My latest toy

Batteries, batteries

Much as I enjoy the benefits of digital photography, I am sometimes concerned about the ever increasing role that rechargeable batteries seem to play in our lives (take away my AA NiMHs and my world grinds to a halt), and on these occasions I seek shelter amongst the toys of an earlier, less current consuming (consumed?) world.

I had thought that my Rollei 35LED was sufficiently old to achieve this escape, but the metering battery expired and I was forced to admit that if I had ever been able to judge exposure by eye, I couldn't now. I was unable to use the camera until a replacement was found, which wasn't easy because it was originally a mercury type, which are no longer made (although for very good reasons, I suspect).

This problem was solved when I found The Small Battery Company but it was inconvenient and I had had to suffer scathing "I thought you said..." style comments from a friend to whom I had been expounding on the benefits of all things mechanical.

Clearly, something had to be done, and just as clearly the solution of buying a spare battery was far too simple.

"The Plan"

Soon after this I remembered the Olympus Trip 35, a seventies icon advertised by David Bailey, no less. Growing up at the time, I had coveted one for years. I had later used one briefly (Thanks Mum!) following the theft of my trusty/weighty Zenith, and had enjoyed it. It had a reputedly fine lens and a selenium photocell to drive the automatic exposure system no batteries ... at all ... ever. I decided to look for one.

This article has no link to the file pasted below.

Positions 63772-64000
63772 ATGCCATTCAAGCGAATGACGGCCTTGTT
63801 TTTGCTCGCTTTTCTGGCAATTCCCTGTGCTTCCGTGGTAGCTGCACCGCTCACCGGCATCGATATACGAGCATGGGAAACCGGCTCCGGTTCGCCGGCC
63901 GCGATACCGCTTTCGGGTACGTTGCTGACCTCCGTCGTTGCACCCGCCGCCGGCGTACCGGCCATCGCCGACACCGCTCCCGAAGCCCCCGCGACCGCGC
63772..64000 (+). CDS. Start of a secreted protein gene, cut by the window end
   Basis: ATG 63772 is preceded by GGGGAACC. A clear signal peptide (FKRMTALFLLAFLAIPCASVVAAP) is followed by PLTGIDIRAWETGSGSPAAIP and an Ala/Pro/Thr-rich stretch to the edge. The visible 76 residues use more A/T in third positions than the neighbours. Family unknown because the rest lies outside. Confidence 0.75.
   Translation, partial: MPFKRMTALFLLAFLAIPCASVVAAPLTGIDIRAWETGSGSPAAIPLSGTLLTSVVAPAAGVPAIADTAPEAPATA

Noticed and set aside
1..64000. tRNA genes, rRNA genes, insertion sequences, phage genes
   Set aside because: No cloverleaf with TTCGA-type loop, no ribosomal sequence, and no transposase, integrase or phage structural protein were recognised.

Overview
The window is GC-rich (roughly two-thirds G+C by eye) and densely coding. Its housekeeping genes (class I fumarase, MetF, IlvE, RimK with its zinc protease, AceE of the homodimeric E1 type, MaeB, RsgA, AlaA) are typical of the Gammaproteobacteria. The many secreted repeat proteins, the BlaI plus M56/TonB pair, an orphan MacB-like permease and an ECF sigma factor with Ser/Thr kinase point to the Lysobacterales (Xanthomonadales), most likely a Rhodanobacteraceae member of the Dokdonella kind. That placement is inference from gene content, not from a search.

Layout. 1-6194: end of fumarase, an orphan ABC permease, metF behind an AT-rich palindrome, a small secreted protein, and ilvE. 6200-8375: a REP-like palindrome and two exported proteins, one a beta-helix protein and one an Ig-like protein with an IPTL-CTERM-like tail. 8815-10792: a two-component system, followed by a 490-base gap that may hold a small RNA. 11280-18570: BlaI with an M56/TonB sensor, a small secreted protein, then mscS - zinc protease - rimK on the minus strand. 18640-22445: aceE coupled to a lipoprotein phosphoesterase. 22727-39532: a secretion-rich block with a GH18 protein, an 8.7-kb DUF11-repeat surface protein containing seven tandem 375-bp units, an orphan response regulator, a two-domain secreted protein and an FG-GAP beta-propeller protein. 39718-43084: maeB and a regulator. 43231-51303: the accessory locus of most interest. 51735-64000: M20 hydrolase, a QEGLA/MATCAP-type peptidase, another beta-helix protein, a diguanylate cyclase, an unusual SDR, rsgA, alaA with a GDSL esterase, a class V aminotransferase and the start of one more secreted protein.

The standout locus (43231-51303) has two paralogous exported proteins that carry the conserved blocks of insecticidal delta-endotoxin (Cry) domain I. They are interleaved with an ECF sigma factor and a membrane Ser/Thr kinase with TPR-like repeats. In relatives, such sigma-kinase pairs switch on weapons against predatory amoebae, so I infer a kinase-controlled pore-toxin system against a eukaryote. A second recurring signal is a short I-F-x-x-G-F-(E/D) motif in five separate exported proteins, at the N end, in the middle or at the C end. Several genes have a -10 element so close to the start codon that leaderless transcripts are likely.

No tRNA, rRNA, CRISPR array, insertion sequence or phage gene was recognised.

The camera

Statements on affordability can be tricky, with one person's "reasonable" being another's "How much?", so let's just say that if you can buy film you can probably afford to get one of these. I bought one in an eBay auction for roughly what I paid for the 36 exposure Kodachrome 64 that is currently in it - and that included the postage.

It isn't pristine - I didn't want one that was - but after I cleaned it up a bit it with an old tooth brush and a few lens tissues it didn't look too bad - especially when you consider that it must be at least twenty years old.

Olympus Trip 35 (front)

Olympus Trip 35

Olympus Trip 35 (top)

... and from the top

The results

The camera proved to be as pleasant and easy to use as I remembered and I was pleased by the results from the test film that I quickly ran through it:

A shop window in Harrogate

A shop window in Harrogate

As an aside, perhaps the above will answer the question a young friend of mine asked at the time, which was along the lines of "Why did you take that?" On the other hand, perhaps it won't.

The negative for this was scanned on a good quality scanner (Thanks Dad!), this is a sample of the resulting file:

Image sample

...and "blown up"


So I've fulfilled a long-standing, if relatively minor, ambition and I can take photgraphs without any reliance on batteries. Of course now there's the problem of where to get hold of film these days - but that's another story...


Thanks are due to the man who prevented me from proving how right I was not to spend a fortune on it, by bringing it back to me after it had fallen out of my rucksack whilst walking in the Peaks. Cheers sir!